The overarching question imparting urgency to this exploration is: Can U.S.-Russian contention in cyberspace cause the two nuclear superpowers to stumble into war? In considering this question we were constantly reminded of recent comments by a prominent U.S. arms control expert: At least as dangerous as the risk of an actual cyberattack, he observed, is cyber operations’ “blurring of the line between peace and war.” Or, as Nye wrote, “in the cyber realm, the difference between a weapon and a non-weapon may come down to a single line of code, or simply the intent of a computer program’s user.”
Clara is an Associate and former Postdoctoral Fellow at the Belfer Center's Environment and Natural Resources Program (ENRP) and the Science, Technology, and Public Policy Program (STPP). Her empirical research is on the economics of energy decarbonization, while considering interrelated policy priorities such as economic growth.
Clara’s research touches upon several topics related to the economics of energy decarbonization, including government support for energy RD&D, the effects of renewable power sector policies, the economics of carbon-neutral technologies such as carbon capture and sequestration, and the trade of natural resources and materials used in energy technologies (like cobalt, lithium, and rare earth elements). Since prevailing statistical and econometric studies on these topics tend to focus on high-income or OECD countries, she takes a broad geographical view to better understand the developments and challenges of energy decarbonization in a wide set of countries.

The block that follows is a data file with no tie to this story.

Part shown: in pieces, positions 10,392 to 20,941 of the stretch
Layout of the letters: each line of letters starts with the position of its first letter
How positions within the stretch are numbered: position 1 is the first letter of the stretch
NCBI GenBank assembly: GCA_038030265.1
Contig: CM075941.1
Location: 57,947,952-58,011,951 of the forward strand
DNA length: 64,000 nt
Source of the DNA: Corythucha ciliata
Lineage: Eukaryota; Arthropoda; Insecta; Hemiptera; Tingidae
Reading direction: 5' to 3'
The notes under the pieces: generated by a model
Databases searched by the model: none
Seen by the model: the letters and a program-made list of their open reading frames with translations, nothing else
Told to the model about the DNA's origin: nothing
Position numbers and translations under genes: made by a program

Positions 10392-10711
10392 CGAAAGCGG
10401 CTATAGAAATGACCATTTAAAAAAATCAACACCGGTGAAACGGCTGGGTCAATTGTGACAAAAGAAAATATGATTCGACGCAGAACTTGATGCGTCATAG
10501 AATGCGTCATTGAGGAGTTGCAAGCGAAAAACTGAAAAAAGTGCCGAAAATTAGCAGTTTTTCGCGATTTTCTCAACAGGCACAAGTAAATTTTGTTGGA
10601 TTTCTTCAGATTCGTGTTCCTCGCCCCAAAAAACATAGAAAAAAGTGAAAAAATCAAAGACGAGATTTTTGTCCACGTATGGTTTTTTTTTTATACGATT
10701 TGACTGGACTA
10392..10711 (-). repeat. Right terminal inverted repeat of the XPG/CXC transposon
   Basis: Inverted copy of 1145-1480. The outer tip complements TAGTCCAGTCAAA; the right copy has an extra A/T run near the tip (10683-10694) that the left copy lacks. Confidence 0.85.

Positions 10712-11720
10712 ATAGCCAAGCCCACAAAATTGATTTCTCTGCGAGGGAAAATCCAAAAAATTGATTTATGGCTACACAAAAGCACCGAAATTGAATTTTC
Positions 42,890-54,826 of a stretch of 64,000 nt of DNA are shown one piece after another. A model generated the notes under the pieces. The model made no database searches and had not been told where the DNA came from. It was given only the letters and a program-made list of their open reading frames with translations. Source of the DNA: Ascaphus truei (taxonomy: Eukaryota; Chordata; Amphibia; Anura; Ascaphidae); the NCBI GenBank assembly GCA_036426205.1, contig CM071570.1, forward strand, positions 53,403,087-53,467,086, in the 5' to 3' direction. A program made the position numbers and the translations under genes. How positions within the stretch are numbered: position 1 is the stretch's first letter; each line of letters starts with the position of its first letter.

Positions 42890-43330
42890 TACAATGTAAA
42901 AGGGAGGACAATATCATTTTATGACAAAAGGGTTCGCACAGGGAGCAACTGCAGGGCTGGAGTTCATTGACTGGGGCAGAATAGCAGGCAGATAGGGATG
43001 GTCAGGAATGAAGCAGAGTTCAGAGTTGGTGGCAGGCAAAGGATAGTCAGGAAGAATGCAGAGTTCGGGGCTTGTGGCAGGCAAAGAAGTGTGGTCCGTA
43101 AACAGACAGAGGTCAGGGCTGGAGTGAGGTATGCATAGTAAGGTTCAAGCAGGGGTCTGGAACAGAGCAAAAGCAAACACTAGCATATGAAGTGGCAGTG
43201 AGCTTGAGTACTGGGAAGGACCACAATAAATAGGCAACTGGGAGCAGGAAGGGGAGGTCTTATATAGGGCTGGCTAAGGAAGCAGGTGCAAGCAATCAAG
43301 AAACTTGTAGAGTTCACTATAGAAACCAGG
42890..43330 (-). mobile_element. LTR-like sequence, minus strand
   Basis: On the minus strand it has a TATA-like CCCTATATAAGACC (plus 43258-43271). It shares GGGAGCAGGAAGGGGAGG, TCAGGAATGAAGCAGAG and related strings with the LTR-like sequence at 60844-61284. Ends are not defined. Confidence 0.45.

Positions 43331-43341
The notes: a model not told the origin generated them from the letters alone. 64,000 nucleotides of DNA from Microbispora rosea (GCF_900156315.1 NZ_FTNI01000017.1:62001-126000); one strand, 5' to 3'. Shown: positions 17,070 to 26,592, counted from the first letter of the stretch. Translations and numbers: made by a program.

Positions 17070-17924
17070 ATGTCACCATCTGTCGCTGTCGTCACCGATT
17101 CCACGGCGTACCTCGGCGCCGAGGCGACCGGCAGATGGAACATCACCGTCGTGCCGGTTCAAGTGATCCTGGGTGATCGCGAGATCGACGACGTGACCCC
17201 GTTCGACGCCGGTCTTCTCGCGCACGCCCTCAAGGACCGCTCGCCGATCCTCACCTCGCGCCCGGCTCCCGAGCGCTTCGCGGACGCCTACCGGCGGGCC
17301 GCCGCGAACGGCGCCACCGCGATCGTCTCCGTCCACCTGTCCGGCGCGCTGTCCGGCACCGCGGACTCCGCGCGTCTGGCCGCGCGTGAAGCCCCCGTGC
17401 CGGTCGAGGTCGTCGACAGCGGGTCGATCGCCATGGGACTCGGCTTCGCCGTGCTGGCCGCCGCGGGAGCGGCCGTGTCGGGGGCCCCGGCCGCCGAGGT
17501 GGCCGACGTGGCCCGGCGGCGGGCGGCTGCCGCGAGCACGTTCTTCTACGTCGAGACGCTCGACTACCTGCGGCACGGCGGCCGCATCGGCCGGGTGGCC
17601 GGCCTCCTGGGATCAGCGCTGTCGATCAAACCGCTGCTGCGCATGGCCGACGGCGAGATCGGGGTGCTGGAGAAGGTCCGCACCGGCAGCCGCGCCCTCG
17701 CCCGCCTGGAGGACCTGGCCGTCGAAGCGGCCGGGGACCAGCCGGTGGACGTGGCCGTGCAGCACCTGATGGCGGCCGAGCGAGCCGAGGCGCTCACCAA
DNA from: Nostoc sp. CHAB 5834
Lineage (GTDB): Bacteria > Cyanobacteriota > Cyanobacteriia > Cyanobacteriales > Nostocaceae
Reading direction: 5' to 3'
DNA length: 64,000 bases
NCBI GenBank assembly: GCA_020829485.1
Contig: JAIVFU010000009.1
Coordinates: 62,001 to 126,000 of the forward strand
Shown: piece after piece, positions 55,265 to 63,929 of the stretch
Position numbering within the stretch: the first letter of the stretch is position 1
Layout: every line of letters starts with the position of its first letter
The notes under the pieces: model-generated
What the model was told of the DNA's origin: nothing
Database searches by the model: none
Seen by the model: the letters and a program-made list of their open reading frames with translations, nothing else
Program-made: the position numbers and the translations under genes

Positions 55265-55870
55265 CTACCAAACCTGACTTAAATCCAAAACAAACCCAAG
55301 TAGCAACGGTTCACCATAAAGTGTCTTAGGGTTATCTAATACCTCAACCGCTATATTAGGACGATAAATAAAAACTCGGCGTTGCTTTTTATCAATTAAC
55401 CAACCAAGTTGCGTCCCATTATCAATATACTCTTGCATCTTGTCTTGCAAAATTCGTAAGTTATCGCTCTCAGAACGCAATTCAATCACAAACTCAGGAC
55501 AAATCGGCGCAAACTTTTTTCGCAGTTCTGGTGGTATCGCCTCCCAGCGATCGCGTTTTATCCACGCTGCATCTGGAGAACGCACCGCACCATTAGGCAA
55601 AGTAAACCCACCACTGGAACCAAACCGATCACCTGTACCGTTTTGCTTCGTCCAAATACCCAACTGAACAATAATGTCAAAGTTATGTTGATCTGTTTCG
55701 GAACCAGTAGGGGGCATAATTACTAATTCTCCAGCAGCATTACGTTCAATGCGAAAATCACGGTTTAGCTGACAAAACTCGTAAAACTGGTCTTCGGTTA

Clara has several years of full-time research and operational experience in macroeconomics, renewable energy policy, and commodities markets at the International Monetary Fund, the World Bank, and the Inter-American Development Bank. She holds a Ph.D. from the University of Cambridge, based in the Center for Environment, Energy and Natural Resource Governance (CEENRG), Department of Land Economy. She also holds an M.S. in Applied Economics from the Torcuato Di Tella University in Argentina and a B.S in Climate Change and Energy Economics and Policy from Georgetown and Stanford Universities.Last Updated: